The Journal’s Take: We’re excited about this latest remake of West Parkside and glad that the developers are making this inclusive, with affordable apartments being made available.

 

EMSCO New Headquarters/Near 49th and Parkside

The Plan: The minority-owned firm that provides products and services to the scientific community plans construction of a $10 million dollar new headquarters building.

The Journal’s Take: Keeping our neighborhood business-friendly is the way to keep jobs and opportunities for development in our neighborhood. There’s still room for more business development in Parkside. If this project goes well, hopefully others will follow.

 

Centennial Commons/Parkside Edge/Along Parkside Journal

The plan: The Parkside Edge is the first of a two phase project called Centennial Commons. This project is the vision of the Park Conservancy. This is about more than just new swings, seats, and benches in the park. This project is improving community connections to the park through new crosswalks, bike lanes, and other improvements along Parkside to make it easier to access the park. Phase 1 will be completed in the spring of 2018.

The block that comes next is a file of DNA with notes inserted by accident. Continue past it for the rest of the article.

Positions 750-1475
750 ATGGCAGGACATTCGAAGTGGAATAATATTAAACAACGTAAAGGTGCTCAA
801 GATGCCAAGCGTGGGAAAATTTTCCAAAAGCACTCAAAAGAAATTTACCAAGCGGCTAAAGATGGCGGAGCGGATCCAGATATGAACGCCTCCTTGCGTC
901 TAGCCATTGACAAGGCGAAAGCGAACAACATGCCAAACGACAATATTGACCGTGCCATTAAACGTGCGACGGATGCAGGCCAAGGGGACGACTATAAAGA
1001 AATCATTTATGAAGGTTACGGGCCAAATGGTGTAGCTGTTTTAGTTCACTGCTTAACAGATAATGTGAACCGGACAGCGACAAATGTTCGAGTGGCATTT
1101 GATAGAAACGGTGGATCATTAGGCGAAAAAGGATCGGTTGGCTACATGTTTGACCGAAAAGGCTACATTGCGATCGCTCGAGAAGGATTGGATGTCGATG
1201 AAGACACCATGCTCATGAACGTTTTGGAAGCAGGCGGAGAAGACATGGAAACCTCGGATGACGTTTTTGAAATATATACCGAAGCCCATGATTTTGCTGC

The Journal’s Take: Our proximity to Fairmount Park is one of the neighborhoods’ biggest assets. We’re in support of anything that makes access to the park safer, especially for seniors and youth. This development is a game changer for Parkside.

 

Please Touch Museum Outdoor Expansion                                                                                                                                                                                              The plan: PTM recently received a design grant award from the Community Design Collaborative to create plans for a state-of-the-art expansion of the outdoor Please Touch Garden. The new area will include interactive play & programming space designed to engage and delight children in nature and provide opportunities for STEM learning.

The Journal’s Take: Fundraising for this project is scheduled to kick off soon, and we’re encouraged with the community outreach PTM has already done before shovels even hit the ground. They are showing that community input is valuable to their programs.

 

School Reform Commission Dissolved                                          

The Plan: Just before Thanksgiving, the SRC voted to dissolve, with the Mayor and City Council set to elect a locally controlled school board in the coming year.

The Journal’s Take: Parkside is home to at least two large charter schools already. Plus a new school from KIPP is projected to open on Parkside Avenue soon. Will a new school board approve more? Will these educational options change or improve for the students in our neighborhood?

 

Zoo New Main Restaurant/Philadelphia Zoo